command$ The other commands can handle input of up to #FFF !"tes while the STO' command

    couldnHt handle /FFF !"tes$

    The next phase is to cause the crash again in a more controlled wa"3 this means !uild another

    script which will purposel" crash the application3 this new script will !e used as the skeleton

    framework to !uild the exploit code on$

    We will also use the de!ugger connected to the 4TJ server to see what actuall" happens at to the

    application at the time of the crash$

    6n the previous slides we found that /FFF !"tes would crash the application if sent with the HSTO'H

    command$ The other commands can handle input of up to #FFF !"tes while the STO' command

    couldnHt handle /FFF !"tes$

    The next phase is to cause the crash again in a more controlled wa"3 this means !uild another

    script which will purposel" crash the application3 this new script will !e used as the skeletonframework to !uild the exploit code on$

    We will also use the de!ugger connected to the 4TJ server to see what actuall" happens at to the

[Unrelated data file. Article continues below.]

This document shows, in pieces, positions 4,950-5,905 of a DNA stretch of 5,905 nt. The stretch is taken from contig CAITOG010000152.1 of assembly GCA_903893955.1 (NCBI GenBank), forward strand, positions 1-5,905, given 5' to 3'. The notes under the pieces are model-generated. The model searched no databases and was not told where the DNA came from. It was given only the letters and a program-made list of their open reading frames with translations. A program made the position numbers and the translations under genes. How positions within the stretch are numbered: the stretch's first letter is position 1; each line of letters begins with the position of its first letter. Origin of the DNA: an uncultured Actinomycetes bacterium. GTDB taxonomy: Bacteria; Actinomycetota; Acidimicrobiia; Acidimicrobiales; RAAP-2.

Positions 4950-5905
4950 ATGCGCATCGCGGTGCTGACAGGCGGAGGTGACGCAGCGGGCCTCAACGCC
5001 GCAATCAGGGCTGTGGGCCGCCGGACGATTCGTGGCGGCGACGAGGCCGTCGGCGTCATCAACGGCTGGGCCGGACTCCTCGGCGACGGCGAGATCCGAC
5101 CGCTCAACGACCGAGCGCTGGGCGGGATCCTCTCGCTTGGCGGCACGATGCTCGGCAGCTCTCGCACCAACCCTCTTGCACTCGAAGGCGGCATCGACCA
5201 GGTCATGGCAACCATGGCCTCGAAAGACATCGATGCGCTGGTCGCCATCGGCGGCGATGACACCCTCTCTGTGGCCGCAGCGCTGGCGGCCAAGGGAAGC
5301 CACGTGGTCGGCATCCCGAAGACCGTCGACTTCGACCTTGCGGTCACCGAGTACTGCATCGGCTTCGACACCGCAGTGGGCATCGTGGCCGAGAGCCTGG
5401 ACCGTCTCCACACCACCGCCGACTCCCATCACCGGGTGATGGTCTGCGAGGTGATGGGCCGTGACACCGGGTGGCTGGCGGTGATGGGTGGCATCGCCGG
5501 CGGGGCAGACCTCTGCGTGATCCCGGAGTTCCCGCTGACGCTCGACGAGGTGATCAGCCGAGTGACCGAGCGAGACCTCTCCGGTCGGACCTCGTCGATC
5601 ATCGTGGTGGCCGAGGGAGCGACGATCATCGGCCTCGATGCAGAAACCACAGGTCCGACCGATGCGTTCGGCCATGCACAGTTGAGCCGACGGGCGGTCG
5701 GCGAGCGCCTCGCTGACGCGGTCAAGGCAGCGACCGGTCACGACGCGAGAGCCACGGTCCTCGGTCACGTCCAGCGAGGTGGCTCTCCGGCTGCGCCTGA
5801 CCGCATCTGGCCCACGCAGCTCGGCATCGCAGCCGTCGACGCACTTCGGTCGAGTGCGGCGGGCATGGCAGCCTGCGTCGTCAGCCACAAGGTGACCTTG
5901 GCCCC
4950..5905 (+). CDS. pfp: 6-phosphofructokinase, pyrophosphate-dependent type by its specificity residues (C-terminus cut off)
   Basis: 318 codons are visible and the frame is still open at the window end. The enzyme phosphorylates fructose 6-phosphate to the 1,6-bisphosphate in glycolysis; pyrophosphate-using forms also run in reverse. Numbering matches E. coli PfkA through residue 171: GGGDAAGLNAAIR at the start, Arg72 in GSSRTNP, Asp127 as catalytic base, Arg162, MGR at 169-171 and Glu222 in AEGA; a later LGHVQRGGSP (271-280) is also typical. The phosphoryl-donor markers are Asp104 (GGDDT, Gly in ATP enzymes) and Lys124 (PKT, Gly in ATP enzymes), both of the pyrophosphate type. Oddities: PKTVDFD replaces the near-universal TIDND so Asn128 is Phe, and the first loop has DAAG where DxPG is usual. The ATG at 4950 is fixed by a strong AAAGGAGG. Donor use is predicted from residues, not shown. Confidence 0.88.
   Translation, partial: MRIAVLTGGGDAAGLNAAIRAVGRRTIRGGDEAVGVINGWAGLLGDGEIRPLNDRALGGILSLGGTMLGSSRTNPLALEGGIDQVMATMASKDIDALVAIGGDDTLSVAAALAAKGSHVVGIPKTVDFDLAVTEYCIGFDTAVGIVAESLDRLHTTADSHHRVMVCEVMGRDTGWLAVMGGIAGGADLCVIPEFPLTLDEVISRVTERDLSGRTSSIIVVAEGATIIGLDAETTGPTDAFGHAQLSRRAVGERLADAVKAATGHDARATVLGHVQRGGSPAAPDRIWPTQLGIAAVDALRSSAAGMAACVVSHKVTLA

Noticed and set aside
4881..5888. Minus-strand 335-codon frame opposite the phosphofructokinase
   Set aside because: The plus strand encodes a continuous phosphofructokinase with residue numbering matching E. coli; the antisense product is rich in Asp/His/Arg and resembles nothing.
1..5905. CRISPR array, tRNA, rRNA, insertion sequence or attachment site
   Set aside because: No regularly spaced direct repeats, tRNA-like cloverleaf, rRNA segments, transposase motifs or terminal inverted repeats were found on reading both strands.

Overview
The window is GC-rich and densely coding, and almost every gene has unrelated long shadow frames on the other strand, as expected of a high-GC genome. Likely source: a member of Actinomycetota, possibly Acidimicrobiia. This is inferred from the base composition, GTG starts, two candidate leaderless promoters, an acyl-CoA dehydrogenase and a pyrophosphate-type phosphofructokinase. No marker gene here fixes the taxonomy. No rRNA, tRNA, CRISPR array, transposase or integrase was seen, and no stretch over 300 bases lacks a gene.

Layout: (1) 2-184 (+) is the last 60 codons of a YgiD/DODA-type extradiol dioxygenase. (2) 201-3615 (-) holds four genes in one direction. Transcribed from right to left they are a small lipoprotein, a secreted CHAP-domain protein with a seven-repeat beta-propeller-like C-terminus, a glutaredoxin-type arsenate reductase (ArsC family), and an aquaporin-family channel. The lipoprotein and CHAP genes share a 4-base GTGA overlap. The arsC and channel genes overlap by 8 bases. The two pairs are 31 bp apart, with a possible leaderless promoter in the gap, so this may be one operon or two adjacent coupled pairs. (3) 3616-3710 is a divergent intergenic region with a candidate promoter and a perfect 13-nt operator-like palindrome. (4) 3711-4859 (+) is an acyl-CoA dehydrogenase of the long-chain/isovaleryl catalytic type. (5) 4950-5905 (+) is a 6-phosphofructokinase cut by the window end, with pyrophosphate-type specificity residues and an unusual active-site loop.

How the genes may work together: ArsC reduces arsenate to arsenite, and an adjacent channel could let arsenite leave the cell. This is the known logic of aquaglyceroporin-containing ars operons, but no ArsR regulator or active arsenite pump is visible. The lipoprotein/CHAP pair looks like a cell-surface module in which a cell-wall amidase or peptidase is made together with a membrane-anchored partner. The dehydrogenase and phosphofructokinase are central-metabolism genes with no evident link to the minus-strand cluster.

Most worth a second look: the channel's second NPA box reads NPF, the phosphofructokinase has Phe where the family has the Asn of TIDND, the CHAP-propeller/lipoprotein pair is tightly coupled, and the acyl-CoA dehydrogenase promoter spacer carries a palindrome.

application at the time of the crash$

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    Exploitation Phase

    t the end of the fu55ing phase we found out that the !uffer was overwriting the E6J register and

    we can see a lot of Hs in the ESJ register$ So what do we need to get code execution of our own on

    this remote machineK We need the following,

    The position in our !uffer of #FFF !"tes3 the position that overwrites the E6J register$ The position in our !uffer of #FFF !"tes3 the position that the ESJ register is pointing to at

    the time of the crash$

    We need a pa"load that will get us a shell remotel"$

    We !egin finding the location in our !uffer that the register is pointing at the time of the crash,